POSTED: April 27, 2016 |
Blog | Politics & Institutions

Can we score 17 goals?

b y  V I C T O R   A N D E R S O N
The recently adopted SDGs are an important set of long-run goals, and have the prestige and legitimacy of the United Nations. But what can they actually do for the UK? Victor Anderson’s thoughts on the first UK Stakeholders for Sustainable Development workshop on Monday 25 April.

It seemed a good idea at the time. Let’s have a set of long-run goals for the whole world, starting in 2015 when the Millenium Development Goals (MDGs) finish, and lasting as long as they did. That will take us to 2030. And instead of applying to just a part of the world, as the MDGs did, let’s have the goals applying universally, to the whole world community.

Years later, we now find ourselves with 17 SDGs: the Sustainable Development Goals, adopted by all member states of the United Nations. Each goal has a set of targets. And in most cases the targets will have indicators, with various sets of proposals currently around about what should be included in the indicators list. You can get a sense of what is involved from Goal 2: “End hunger, achieve food security and improve nutrition, and promote sustainable agriculture.”

However the question remains: does all this make any difference? And for those of us in the UK, we can add a more specific question: does it make any difference to the UK? That was my question at the start of the launch conference in London on April 25th of an organisation formed to explore the SDGs and their implications here: UK Stakeholders for Sustainable Development (UKSSD). It was still my question, unanswered really, at the end.

The problem is this. On the one hand, the goals have the prestige and legitimacy of the United Nations. They provide an agreed common focus for many different efforts, internationally and across private, public, and NGO sectors, and across disciplinary and ideological boundaries too. There is nothing like them.

On the other hand, there is no strategy for implementation, no allocation of funding on anything like the scale that would be necessary, no really powerful mechanism for checking up and ensuring progress. Governments apparently feel themselves free to opt in or out of different supposedly “universal” goals as they please.

So it is far from guaranteed that the SDGs will really count in the political process – or in business, finance, or technology. We can’t afford to be “SDG bureaucrats”, operating on the basis that because these goals have been officially agreed therefore there is no choice for anyone but to implement them. Essentially, in real life, the SDGs are voluntary.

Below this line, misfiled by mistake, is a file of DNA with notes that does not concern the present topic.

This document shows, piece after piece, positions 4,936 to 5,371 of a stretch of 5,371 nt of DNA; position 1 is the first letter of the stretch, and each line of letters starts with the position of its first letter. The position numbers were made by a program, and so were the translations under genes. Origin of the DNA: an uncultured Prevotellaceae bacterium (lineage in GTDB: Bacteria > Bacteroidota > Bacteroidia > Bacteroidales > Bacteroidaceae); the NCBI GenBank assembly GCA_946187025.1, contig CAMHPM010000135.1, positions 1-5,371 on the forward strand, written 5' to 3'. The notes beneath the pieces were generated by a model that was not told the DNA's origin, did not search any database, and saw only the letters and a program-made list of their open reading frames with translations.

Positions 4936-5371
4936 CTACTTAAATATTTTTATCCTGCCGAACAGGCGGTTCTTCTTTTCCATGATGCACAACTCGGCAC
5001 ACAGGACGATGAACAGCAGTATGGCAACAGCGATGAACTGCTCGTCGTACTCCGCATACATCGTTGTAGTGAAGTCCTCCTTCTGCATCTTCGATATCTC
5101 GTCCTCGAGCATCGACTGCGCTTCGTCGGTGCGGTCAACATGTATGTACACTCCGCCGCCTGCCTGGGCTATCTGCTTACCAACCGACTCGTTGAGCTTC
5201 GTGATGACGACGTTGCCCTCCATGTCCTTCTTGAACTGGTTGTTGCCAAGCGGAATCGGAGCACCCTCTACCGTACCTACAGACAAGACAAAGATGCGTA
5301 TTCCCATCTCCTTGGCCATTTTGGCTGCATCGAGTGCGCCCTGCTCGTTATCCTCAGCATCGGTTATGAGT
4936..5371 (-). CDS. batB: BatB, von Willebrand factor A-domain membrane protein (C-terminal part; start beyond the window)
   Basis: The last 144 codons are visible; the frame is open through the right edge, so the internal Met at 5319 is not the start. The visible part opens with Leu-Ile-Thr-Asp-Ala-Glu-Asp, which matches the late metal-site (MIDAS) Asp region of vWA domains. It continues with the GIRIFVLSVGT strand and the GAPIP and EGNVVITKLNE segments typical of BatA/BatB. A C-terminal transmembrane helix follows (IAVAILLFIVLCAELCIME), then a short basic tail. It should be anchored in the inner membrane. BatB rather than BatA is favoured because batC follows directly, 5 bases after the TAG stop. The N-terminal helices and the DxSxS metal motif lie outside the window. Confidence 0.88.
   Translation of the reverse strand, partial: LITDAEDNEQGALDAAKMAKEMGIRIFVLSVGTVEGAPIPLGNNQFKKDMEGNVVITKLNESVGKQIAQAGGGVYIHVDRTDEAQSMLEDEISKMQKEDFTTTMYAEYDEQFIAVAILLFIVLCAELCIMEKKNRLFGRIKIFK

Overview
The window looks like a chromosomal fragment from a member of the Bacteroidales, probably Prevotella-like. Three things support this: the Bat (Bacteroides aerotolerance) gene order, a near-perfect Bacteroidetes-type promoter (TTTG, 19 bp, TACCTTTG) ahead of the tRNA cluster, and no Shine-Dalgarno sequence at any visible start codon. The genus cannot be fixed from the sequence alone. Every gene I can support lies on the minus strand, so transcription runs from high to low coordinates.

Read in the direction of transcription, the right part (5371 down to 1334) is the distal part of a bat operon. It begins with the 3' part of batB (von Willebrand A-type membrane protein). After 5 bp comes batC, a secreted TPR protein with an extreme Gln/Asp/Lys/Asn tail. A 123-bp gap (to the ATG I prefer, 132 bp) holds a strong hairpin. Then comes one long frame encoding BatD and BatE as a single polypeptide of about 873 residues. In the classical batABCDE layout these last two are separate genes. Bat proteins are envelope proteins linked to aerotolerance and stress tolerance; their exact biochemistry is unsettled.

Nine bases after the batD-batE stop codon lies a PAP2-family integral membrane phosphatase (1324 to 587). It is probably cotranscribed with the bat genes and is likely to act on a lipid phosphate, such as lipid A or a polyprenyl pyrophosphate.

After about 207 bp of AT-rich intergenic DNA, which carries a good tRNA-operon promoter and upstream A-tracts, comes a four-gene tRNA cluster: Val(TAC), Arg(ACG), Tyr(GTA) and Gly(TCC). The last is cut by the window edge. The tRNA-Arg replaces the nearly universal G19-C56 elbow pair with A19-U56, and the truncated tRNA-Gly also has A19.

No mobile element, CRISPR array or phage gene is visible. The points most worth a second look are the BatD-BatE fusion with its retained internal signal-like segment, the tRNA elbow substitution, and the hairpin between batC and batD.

The problem here in the UK is that the Government seems to think the SDGs are a matter for DfID, the Department for International Development, helping to guide its allocation of the overseas aid budget, when in fact serious UK implementation of the SDGs would apply also to policy areas within the UK, such as energy and transport, and be led by the Treasury, with its departmental objectives and ways of thinking having to be radically transformed in the process.

The SDGs – which seek to combine ecological sustainability with economic and social development – are essentially trying to square the same circle as we are trying to do in CUSP with the idea of “sustainable prosperity”. The difficulties about achieving the different SDGs at the same time are largely the same as the problems involved in combining what at first sight may seem like opposites within the term “sustainable prosperity”.

A few hints from the stakeholders’ conference might help. In Wales, an unusually genuine public consultation process about “sustainable development” led to a decision to repackage it as “the wellbeing of future generations”, which was conclusively found to be much more widely understood by people – and that has led to the cutting-edge new Wales Wellbeing of Future Generations Act. In economics, so many biases tend away from sustainability and social equity that it looks like the achievement of the Goals will be impossible without a rethinking of economic theory. It is also clear that the issues surrounding the UN SDGs reinforce the already obvious need for research in this field to be ultra-interdisciplinary.

The SDGs are not perfect. The means which exist so far to implement them are even less perfect. And of course the UN isn’t perfect either. But despite all their limitations, the UN SDGs are the most compelling and legitimate set of global goals we have so far. What happens with these Goals will be what happens to the planet.

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Victor Anderson is Visiting Professor at the Global Sustainability Institute at Anglia Ruskin University. He works on the CUSP P-theme, analysing political and organisational dimensions of sustainable prosperity.

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